HUCM University researchers find acupuncture effective for the treatment of functional dyspepsia (indigestion). Results from the investigation demonstrate that acupuncture is effective for alleviating upper abdominal pain and burning, nausea, and belching. In a semi-protocolized clinical trial, two primary acupuncture points were proven effective for the treatment of functional dyspepsia (abdominal discomfort or pain with no known organic cause identifiable with endoscopy).
Electroacupuncture and manual acupuncture techniques were used to obtain treatment success. The total effective rates were 91.3% for upper abdominal pain, 90.62% for postprandial excess fullness, 95.45% for premature fullness, 93.33% for upper abdominal burning sensations, 87.5% for postprandial nausea, and 83.33% for belching.  This is significantly greater than scores in the sham acupuncture control group, which were never greater than 42.86% for any parameter.
Acupuncture Procedure Acupuncture points were applied unilaterally and sides were alternated every acupuncture session. Huatuo brand disposable acupuncture needles were used. All points were manually stimulated with a mild reinforcing and attenuating technique to achieve deqi.
Electroacupuncture was applied with a disperse-dense setting and the frequencies alternated between 2 Hz and 100 Hz at a 0.1–1.0 mA amplitude (based on patient tolerance levels) to all needles. Total needle retention time was 30 minutes per each acupuncture session. Acupuncture was applied daily for a total of five acupuncture treatments comprising one course of care followed by a two day break. Four courses of treatment were administered to each patient.
For the treatment of upper abdominal pain, the true acupuncture group outperformed the control group by 56.93%. For postprandial excess fullness, the acupuncture group outperformed the control group by 55.33%. For premature fullness, the acupuncture group outperformed the control group by 57.36%. For upper abdominal burning, the acupuncture group outperformed the control group by 64.76%. For postprandial nausea, the acupuncture group outperformed the sham acupuncture control group by 47.5%. For belching, the acupuncture group outperformed the control group by 40.47%.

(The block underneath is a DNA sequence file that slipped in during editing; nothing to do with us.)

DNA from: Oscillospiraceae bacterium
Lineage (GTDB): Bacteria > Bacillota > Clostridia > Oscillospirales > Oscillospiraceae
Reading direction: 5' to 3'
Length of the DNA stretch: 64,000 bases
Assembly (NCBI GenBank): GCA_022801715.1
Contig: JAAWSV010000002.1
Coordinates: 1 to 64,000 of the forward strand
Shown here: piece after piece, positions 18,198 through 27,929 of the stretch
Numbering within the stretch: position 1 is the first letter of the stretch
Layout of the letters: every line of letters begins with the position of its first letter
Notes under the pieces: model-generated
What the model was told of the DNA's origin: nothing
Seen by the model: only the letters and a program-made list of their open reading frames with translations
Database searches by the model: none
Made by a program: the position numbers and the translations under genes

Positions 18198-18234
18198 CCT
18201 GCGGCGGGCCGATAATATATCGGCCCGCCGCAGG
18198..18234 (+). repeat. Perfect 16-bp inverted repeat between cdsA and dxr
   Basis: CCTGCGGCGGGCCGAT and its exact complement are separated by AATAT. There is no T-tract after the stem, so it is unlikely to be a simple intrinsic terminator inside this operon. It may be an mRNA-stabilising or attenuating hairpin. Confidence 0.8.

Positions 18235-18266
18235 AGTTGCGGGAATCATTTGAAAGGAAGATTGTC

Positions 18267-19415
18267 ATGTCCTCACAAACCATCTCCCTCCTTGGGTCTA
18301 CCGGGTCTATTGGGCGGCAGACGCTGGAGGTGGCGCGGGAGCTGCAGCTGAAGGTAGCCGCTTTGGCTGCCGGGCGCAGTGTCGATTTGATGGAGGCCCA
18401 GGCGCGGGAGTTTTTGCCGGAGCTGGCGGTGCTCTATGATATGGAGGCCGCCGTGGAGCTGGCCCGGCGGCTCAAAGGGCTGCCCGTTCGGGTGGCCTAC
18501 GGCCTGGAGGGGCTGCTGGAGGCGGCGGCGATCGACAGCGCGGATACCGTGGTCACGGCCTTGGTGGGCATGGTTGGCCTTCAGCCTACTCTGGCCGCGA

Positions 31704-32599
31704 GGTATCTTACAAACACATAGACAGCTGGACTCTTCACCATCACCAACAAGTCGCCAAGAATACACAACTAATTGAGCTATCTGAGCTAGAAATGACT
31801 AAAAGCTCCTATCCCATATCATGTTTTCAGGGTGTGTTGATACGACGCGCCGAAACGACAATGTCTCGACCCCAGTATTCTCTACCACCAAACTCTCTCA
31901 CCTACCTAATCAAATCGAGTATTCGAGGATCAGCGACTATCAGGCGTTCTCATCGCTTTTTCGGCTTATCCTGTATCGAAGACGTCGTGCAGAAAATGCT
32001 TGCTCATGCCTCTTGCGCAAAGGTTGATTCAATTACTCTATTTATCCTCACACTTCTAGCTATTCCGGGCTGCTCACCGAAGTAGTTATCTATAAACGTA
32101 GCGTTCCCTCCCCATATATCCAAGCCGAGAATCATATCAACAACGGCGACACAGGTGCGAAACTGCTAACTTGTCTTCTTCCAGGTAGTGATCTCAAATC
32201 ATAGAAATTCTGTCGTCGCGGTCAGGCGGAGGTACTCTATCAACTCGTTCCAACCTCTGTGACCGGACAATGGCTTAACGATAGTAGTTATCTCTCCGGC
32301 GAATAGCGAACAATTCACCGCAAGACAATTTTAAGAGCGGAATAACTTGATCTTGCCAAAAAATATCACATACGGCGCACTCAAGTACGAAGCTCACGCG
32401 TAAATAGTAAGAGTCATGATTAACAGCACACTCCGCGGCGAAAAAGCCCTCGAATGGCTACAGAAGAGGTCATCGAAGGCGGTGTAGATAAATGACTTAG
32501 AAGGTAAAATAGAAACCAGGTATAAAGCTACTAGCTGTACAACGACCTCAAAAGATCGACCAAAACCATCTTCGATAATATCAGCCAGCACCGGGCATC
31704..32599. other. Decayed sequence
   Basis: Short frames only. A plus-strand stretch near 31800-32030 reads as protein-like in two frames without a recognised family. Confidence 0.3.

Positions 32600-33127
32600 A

In related research, investigators find acupuncture more effective than the drug mosapride for the treatment of abdominal pain and discomfort due to indigestion. Specifically, acupuncture outperformed mosapride for the treatment of functional dyspepsia.  The results were confirmed by electrogastrogram and other instruments.
The combination of Gongsun and Neiguan “significantly relieved clinical symptoms such as abdominal distention and discomfort after eating, early satiety, upper abdominal pain, and upper abdominal burning sensation.” The researchers note that “acupuncture outperformed drugs in regulating EGG dominant frequency as well as slow wave frequency.” They add, “compared with the drug group, the acupuncture group showed a significant difference in FDDQL scores.”